Dry eyes are primarily caused by an insufficient production of tears, as stated by Mayo Clinic. The condition is common among the elderly, in post-menopausal women, those with certain medical conditions, people who undergo laser eye procedures and individuals with impaired glands. Other contributing factors include eyelid problems, drugs and environmental agents.
Tears are essential in keeping the eyes healthy and in maintaining optimal vision. These organs are constantly coated by a thin film of tears, which is divided into three layers: outer, oily layer for lubrication; middle, watery layer for moisture and inner; and mucous layer for uniform spreading over the surface of the eyes. Disturbances of the tear film can lead to dry eyes.
Dry eyes can be categorized into two types: aqueous tear deficient and evaporative. The former is characterized by a dysfunction of thelacrimal glands, which produce the middle, watery coating, while the latter is associated with swollen meibomian glands, which secrete the outer, fatty layer, as explained by the National Eye Institute.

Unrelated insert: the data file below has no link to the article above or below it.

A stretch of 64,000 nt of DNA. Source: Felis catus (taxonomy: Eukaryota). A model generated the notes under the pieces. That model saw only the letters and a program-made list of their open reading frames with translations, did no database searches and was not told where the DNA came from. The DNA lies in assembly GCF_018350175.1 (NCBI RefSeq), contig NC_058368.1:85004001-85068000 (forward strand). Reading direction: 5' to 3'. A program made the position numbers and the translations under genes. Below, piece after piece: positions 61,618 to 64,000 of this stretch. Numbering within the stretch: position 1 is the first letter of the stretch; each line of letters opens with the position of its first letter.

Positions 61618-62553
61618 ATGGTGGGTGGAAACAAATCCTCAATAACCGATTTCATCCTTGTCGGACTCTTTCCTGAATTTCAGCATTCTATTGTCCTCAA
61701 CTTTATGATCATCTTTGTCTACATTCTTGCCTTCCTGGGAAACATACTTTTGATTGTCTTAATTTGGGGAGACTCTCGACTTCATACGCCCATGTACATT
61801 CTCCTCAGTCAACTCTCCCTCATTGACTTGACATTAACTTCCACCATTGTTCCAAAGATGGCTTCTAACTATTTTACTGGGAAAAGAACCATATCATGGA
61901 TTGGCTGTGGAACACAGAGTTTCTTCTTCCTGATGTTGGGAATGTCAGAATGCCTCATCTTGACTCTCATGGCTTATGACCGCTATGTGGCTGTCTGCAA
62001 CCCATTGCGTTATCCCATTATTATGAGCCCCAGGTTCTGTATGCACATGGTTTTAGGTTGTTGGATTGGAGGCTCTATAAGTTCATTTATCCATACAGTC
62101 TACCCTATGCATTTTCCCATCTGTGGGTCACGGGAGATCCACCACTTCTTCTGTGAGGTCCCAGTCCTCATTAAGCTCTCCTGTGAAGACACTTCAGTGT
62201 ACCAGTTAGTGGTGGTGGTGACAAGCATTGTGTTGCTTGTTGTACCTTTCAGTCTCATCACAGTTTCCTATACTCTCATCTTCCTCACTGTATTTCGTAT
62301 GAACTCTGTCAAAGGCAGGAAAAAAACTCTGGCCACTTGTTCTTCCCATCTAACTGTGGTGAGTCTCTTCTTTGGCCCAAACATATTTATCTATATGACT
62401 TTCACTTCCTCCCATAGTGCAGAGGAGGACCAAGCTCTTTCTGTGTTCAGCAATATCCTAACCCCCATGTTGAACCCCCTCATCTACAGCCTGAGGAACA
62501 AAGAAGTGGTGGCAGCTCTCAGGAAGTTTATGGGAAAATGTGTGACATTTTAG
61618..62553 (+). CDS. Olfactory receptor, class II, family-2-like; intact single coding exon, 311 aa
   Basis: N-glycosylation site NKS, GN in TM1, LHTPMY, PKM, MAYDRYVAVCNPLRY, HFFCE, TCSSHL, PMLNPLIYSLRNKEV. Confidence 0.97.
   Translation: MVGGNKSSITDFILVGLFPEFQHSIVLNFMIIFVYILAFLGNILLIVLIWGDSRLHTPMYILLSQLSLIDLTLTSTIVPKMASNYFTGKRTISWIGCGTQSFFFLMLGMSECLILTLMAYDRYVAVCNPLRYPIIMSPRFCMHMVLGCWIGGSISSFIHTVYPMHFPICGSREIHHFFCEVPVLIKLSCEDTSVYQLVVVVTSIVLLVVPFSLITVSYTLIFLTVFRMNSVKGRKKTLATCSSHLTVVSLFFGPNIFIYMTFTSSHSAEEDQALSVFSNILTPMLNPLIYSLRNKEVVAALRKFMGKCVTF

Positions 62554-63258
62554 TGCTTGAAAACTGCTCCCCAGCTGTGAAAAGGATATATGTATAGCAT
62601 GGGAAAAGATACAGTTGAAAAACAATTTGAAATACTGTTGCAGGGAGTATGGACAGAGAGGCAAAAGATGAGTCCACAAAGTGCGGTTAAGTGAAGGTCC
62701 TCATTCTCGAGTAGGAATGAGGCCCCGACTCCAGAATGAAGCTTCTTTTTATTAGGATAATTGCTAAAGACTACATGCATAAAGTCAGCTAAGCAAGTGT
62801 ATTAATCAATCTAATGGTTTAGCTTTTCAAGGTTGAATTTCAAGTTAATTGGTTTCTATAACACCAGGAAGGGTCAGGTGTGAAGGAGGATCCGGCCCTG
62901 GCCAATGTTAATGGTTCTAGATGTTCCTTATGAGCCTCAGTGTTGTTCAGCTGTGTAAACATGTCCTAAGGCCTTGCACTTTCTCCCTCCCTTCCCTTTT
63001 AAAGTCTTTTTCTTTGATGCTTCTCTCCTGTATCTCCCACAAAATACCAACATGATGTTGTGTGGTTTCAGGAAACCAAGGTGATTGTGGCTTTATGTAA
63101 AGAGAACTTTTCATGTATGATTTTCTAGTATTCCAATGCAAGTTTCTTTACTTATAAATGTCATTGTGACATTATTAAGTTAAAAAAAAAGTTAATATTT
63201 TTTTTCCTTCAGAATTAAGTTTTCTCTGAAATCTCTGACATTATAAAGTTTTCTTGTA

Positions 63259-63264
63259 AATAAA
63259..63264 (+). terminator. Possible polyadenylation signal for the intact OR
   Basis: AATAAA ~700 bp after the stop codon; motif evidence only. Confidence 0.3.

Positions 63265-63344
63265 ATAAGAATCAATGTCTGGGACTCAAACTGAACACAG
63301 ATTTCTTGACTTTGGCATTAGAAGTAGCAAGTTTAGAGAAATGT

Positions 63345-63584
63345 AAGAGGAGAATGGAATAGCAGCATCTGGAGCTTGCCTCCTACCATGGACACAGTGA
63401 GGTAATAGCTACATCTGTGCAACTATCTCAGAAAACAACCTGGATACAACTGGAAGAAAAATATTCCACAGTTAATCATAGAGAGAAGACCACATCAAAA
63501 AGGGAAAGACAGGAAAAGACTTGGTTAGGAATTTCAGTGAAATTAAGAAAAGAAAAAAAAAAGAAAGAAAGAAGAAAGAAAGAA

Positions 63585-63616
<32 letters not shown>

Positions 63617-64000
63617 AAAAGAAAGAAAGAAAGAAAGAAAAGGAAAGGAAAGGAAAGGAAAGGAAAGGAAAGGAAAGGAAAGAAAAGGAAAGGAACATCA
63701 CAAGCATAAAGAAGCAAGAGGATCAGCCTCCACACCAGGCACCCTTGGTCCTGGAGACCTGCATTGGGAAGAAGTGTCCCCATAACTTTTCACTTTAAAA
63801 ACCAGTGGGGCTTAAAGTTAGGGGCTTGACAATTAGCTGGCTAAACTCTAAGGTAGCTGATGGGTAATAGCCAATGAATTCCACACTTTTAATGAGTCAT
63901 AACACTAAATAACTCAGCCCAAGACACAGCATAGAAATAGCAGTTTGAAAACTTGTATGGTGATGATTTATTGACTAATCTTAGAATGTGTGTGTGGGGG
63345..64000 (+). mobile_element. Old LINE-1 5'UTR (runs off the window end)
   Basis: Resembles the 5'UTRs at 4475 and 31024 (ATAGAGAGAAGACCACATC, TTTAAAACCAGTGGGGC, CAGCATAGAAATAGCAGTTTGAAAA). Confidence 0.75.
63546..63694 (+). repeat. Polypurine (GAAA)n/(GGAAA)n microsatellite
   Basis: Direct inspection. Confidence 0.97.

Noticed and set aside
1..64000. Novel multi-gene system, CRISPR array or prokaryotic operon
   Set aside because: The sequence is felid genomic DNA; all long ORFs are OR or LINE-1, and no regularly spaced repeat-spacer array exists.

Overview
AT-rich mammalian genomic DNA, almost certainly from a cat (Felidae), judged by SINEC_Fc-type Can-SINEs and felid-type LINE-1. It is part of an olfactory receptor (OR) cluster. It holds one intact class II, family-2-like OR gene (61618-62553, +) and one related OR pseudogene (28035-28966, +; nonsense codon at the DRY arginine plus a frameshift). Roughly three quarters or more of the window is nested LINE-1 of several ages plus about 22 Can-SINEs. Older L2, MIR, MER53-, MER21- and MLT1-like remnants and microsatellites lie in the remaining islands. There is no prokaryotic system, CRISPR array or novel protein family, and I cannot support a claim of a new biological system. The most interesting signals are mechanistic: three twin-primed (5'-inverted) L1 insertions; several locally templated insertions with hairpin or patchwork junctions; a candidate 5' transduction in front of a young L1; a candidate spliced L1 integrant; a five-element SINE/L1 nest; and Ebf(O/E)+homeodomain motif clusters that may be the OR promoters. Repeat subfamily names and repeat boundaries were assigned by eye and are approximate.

Dry eyes are also prevalent in people with eyelid problems, including those with dermal disease on or around the folds, conjunctivitis, exposure keratitis, ectropion and entropion. Cosmetic surgery on the eyelids may also result in dry eyes. Thyroid diseases, Sjogren's syndrome, lupus, allergies and rheumatoid arthritis are also known to cause dry eyes, according to the National Eye Institute. Medications that can trigger dry eyes include decongestants, antihistamines and some anti-depressants. Wind and humid air can also lead to dry eyes.